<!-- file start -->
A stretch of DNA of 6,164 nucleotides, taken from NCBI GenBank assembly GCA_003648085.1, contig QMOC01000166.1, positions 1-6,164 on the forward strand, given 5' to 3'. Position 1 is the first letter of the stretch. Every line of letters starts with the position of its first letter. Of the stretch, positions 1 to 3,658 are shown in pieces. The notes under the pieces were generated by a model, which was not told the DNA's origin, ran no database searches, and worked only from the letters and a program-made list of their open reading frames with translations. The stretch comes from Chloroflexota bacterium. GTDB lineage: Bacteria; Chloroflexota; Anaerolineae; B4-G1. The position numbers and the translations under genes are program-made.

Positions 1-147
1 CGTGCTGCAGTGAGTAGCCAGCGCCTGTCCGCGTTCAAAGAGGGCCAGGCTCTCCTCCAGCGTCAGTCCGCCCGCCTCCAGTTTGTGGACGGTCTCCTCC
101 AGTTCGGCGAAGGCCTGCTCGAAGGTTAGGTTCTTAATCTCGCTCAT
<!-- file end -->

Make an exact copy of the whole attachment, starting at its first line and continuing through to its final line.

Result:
A stretch of DNA of 6,164 nucleotides, taken from NCBI GenBank assembly GCA_003648085.1, contig QMOC01000166.1, positions 1-6,164 on the forward strand, given 5' to 3'. Position 1 is the first letter of the stretch. Every line of letters starts with the position of its first letter. Of the stretch, positions 1 to 3,658 are shown in pieces. The notes under the pieces were generated by a model, which was not told the DNA's origin, ran no database searches, and worked only from the letters and a program-made list of their open reading frames with translations. The stretch comes from Chloroflexota bacterium. GTDB lineage: Bacteria; Chloroflexota; Anaerolineae; B4-G1. The position numbers and the translations under genes are program-made.

Positions 1-147
1 CGTGCTGCAGTGAGTAGCCAGCGCCTGTCCGCGTTCAAAGAGGGCCAGGCTCTCCTCCAGCGTCAGTCCGCCCGCCTCCAGTTTGTGGACGGTCTCCTCC
101 AGTTCGGCGAAGGCCTGCTCGAAGGTTAGGTTCTTAATCTCGCTCAT